A rotating scum pipe system typically extends the entire width of a basin. It is typically located at the far end of the basin, with flow towards the scum pipe, and supported at each end with an end bearing assembly anchored to the wall. The scum pipe typically has 60 degree slots along its length. In as much as the scum pipe is a weir application (i.e. ‘over-weir’), it is critical that the system be installed level. Additionally, it is critical the scum pipe is level – or near level – along its entire length. Deflection must be controlled.
Maximum deflection tolerance should not exceed ¼” in order for the system to perform as intended. If too much deflection should occur then skimming would occur only in a confined area, and not along its full length as is desired. Additionally, once skimmed and in the pipe, the scum would need to travel up hill, if you will, to proceed to the end of the pipe.
Scum pipe variables impacting deflection:
- Both ‘buoyant’ deflection (up) and an ‘empty basin and pipe full of water’ (down) deflection must be considered
- Overall length of scum pipe (i.e. unsupported length)
- Pipe material of construction
- Pipe wall thickness
- Pipe supports (at each end)
Options for keeping a scum pipe system from exceeding maximum deflection criteria include:
- Providing an intermediate support for the scum pipe at mid-span
- Increasing the wall thickness of the pipe
- Increasing the diameter of the pipe
- Selecting a different material of construction for the pipe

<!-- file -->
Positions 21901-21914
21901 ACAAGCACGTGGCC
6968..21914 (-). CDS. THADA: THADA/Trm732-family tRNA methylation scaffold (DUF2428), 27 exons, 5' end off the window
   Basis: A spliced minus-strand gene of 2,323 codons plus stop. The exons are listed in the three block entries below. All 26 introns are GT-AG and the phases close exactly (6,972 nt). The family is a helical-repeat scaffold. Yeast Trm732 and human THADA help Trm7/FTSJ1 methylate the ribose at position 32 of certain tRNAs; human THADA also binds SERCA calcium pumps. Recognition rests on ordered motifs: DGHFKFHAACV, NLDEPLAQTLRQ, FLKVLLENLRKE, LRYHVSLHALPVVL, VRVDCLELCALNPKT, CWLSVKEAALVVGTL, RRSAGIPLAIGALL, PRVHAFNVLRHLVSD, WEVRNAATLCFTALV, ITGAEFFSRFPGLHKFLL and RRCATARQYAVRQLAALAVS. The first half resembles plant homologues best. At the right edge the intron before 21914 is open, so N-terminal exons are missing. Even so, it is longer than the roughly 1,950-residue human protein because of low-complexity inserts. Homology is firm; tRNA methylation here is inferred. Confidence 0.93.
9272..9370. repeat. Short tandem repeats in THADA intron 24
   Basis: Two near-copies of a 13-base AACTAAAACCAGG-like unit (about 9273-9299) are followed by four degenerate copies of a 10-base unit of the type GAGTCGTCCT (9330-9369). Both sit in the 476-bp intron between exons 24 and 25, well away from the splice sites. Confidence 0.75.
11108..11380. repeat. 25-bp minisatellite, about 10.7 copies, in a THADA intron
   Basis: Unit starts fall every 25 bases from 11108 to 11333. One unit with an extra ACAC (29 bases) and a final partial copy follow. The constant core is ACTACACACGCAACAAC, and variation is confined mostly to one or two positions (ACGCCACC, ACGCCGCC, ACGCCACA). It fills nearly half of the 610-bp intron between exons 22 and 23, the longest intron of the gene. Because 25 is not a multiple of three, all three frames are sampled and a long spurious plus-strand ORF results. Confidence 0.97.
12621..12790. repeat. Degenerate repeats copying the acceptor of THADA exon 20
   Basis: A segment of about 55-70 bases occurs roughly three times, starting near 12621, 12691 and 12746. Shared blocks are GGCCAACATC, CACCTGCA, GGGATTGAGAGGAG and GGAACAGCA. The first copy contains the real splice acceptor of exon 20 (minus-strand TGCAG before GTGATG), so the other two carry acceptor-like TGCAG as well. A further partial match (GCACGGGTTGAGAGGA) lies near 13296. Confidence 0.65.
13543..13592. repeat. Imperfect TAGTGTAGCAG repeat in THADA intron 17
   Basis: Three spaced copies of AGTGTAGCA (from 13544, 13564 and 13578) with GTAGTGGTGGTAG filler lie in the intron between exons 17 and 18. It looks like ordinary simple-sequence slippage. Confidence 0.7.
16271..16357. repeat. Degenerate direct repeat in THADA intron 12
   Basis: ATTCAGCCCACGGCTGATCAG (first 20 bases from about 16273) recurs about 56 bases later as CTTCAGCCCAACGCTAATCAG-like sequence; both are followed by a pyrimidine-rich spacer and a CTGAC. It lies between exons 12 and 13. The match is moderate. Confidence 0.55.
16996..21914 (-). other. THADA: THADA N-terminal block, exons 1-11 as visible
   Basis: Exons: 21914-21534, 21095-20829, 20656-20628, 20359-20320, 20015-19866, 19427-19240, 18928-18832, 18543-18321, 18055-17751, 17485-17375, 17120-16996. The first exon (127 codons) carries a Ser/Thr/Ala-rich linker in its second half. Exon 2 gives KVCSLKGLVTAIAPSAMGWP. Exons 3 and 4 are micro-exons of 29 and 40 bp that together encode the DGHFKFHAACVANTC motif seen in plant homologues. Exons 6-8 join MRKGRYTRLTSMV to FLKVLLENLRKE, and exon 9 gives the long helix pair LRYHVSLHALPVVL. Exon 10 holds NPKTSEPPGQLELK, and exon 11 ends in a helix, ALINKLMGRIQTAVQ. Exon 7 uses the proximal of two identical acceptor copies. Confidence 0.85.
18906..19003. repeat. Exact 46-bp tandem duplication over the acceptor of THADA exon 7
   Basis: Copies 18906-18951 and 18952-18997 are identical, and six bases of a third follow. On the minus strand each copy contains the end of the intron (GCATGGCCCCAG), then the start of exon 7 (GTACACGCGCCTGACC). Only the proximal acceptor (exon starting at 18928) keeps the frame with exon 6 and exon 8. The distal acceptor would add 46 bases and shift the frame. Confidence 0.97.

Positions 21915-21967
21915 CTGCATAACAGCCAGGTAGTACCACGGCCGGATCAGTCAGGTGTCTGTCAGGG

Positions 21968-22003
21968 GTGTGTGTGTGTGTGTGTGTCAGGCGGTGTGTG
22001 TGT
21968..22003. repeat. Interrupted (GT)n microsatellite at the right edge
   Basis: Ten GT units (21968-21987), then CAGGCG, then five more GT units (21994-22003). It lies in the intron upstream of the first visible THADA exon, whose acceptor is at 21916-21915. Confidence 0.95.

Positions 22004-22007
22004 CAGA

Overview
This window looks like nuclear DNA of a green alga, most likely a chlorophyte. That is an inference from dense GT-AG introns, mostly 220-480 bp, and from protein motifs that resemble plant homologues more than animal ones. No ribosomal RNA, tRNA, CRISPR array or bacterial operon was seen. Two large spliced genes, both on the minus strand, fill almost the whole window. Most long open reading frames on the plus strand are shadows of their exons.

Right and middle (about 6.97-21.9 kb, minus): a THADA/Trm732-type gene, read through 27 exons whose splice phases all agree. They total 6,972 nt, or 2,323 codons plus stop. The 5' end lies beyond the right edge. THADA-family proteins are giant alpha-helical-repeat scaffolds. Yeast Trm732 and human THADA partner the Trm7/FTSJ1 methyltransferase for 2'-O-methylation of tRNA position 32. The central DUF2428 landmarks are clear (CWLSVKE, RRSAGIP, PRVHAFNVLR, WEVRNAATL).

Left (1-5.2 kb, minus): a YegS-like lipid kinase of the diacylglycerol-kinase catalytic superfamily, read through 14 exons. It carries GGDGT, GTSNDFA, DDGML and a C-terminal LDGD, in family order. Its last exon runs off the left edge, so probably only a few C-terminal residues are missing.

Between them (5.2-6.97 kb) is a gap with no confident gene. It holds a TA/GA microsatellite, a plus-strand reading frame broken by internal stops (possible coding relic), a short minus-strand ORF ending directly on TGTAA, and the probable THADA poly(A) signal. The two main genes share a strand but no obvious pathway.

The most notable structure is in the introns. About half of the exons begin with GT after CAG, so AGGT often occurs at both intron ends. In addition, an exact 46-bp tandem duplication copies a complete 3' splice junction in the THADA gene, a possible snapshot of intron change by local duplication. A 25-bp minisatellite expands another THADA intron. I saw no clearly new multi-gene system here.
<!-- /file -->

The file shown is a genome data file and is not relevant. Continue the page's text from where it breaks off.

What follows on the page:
When the length of a scum pipe system drives the need to address deflection, an intermediate support is often the lowest cost and most practical solution. Other options typically involve significantly greater cost. An intermediate support consists of a wall mount bracket with an assembly that prevents vertical or lateral travel by the scum pipe when under its various load conditions. It includes a bearing surface, usually UHMW, to allow the pipe to rotate freely.
In municipal applications, where basin widths are typically 20’ or less, and where stainless steel scum pipes with ¼” wall thickness are by far most common, no intermediate support is needed.
In applications where a wall or pier is not available or practical for an intermediate support to be mounted, then other considerations are available. Selecting one of these options, or a combination of them, will offer greater rigidity and structural integrity and likely allow for deflection criteria to be met:
- Consider a different material of construction for the pipe
- Increase the wall thickness of the pipe
- Increase the diameter of the pipe